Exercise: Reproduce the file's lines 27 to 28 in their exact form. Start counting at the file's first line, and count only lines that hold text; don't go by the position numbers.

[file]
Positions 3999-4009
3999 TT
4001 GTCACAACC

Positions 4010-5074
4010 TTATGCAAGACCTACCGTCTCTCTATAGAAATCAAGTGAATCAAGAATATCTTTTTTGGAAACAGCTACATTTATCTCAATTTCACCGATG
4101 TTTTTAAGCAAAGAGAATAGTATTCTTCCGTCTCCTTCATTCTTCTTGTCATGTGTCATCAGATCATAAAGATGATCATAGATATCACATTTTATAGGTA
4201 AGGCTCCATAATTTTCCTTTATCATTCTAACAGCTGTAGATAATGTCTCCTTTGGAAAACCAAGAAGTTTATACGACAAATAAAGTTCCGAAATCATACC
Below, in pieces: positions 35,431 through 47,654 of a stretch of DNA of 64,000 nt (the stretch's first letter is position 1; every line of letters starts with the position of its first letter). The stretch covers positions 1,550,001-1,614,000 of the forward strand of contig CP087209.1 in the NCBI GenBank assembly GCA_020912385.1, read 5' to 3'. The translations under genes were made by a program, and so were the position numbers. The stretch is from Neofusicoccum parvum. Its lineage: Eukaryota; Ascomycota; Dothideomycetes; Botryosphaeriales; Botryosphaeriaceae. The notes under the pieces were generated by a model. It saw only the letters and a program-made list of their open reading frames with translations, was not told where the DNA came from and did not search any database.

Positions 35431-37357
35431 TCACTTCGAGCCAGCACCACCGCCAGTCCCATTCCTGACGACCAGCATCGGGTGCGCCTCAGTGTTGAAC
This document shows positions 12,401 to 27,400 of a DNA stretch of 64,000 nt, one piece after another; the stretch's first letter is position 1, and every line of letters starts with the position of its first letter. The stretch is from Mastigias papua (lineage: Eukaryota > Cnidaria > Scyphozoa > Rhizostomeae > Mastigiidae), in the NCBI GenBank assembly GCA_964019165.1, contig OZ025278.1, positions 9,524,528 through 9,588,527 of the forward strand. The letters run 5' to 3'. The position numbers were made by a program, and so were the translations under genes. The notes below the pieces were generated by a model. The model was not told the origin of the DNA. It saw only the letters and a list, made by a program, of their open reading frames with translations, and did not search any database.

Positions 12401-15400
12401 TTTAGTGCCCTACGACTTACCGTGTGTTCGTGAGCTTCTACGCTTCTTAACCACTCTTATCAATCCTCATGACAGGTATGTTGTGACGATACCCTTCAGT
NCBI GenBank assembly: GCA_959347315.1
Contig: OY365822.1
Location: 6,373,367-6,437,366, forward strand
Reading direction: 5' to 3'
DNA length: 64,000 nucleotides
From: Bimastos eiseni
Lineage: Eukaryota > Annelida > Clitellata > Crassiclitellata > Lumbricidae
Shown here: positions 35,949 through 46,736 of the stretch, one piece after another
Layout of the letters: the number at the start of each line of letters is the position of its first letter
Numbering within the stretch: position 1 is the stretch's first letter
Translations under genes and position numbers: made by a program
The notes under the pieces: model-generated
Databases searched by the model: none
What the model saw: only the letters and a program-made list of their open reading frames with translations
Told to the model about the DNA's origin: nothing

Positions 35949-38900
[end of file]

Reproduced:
What the model saw: only the letters and a program-made list of their open reading frames with translations
Told to the model about the DNA's origin: nothing